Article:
By Stephanie PappasCNNMoney – Catholic leaders have long been the most progressive, open and progressive religious groups in America.
But their numbers have slipped to an all-time low of just 8 percent of the church’s membership in the latest annual Pew Research Center survey.
In 2016, they were at 31 percent.
That’s the lowest since 2008.
The trend reflects the ongoing crisis in the church, with a growing number of women leaving their religious congregations.
The percentage of women in American churches has fallen from 64 percent in 2006 to 31 percent in 2016, according to the Pew Research survey.
The Pew survey also found that women in the United States continue to be underrepresented in leadership positions at the highest levels of the clergy.
Among clergy in the American Baptist Convention (ABC), there are now only 14 women serving as pastors or other senior leaders.
That’s an increase of just three in the past four years, according, according the American Catholic Association (ACA), a conservative religious organization.
The percentage of female members in the Catholic hierarchy has risen by seven in that same time period.
The bishops of the Catholic Archdiocese of Chicago, New York, Los Angeles, San Francisco and Boston all saw their female representation increase, according APA.
That trend has continued in the Episcopal Church, with women holding about 25 percent of bishopships.
It was just 15 percent in 2005.
And it dropped to 16 percent in 2012.
But the Catholic church’s female leadership is now catching up with its male counterparts, with the number of female leaders in the Protestant denominations rising to 18 percent from 12 percent in 2004.
In fact, women comprise about 20 percent of all bishops in the Lutheran Church, the largest Protestant denomination.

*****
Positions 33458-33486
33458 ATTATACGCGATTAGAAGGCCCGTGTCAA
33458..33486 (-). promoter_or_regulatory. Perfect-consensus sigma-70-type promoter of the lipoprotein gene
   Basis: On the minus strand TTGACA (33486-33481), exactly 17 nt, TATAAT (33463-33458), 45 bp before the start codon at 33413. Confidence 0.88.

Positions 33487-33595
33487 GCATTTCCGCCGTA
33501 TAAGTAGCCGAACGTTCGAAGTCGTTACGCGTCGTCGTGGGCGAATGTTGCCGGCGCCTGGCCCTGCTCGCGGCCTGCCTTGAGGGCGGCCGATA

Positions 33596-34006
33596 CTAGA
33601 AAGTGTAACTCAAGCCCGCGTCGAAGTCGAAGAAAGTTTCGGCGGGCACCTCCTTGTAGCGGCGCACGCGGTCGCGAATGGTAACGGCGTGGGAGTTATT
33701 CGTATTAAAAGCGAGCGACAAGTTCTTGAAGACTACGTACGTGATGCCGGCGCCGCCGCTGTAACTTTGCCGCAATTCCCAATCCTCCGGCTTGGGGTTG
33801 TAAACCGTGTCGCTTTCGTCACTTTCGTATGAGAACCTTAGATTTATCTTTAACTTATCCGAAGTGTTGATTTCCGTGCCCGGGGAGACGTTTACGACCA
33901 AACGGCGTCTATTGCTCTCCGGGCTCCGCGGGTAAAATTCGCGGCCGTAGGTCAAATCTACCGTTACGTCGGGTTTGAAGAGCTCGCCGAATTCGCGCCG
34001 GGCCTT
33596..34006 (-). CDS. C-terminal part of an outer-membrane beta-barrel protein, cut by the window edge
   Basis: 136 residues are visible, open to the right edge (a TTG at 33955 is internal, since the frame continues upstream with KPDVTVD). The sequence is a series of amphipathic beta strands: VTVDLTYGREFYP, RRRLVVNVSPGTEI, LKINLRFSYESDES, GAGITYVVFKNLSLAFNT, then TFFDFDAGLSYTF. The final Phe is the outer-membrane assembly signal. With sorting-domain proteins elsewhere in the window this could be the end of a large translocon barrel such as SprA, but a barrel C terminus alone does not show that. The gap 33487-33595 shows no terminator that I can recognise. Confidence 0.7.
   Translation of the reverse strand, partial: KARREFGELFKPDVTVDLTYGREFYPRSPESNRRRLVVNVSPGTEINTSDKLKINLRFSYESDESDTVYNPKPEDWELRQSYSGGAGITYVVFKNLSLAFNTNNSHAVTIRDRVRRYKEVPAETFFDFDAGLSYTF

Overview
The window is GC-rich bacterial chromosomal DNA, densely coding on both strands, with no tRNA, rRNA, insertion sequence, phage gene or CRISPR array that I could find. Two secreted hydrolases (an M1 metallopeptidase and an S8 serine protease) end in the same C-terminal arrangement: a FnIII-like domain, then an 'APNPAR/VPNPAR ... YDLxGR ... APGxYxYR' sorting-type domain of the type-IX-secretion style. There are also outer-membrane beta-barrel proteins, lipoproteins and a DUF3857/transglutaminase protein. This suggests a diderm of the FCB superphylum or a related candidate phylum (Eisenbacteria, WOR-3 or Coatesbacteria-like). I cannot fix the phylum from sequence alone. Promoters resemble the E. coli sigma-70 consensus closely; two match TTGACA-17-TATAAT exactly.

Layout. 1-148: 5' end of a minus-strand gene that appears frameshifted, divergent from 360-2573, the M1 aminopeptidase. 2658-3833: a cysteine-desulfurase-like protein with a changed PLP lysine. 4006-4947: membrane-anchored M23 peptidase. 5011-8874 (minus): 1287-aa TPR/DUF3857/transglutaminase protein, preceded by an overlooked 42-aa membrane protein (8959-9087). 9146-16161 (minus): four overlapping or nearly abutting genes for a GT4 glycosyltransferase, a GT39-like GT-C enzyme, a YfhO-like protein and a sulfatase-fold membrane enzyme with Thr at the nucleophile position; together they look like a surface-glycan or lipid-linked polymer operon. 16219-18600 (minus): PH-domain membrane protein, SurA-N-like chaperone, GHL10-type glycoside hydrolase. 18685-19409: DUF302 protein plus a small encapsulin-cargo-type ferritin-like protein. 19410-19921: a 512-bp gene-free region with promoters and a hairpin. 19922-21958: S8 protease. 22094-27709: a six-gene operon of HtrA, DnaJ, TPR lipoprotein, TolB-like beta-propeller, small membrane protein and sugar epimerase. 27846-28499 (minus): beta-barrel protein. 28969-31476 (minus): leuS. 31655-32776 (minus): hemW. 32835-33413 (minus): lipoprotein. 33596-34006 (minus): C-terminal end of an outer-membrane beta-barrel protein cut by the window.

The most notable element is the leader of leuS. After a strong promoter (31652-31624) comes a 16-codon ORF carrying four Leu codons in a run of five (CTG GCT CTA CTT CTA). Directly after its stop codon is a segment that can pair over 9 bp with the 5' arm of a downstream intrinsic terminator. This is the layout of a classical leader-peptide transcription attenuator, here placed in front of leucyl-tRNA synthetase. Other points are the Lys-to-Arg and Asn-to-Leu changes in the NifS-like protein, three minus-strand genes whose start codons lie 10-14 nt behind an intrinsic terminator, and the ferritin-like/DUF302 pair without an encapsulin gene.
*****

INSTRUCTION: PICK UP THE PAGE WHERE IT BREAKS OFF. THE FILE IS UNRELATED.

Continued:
The numbers are even more impressive in the Orthodox churches, which have more than 50 percent of their priests women.
The Catholic Church is far behind the Lutheran and Orthodox denominations.
Women make up almost half of the roughly 300,000 church members in all faiths, according Pew.
That number has remained steady since the 1960s, with church membership declining slightly from 567,000 in 1950 to 476,000 last year.
The current trend is a reflection of the economic challenges facing American churches, said Dr. William VanderWyngaarden, president of the Southern Baptist Convention’s Ethics & Religious Liberty Commission.
He said the church has a long history of focusing on social justice, but there’s a new emphasis on gender equality and on issues of inclusion and diversity.
“The church has had to confront issues of exclusion, of exclusion of women, of the lack of a diverse congregation, of being out of step with changing demographics,” VanderWydelon said.
In the meantime, he said, “it’s a time for people to come together, and to look at how we can support each other and work together.”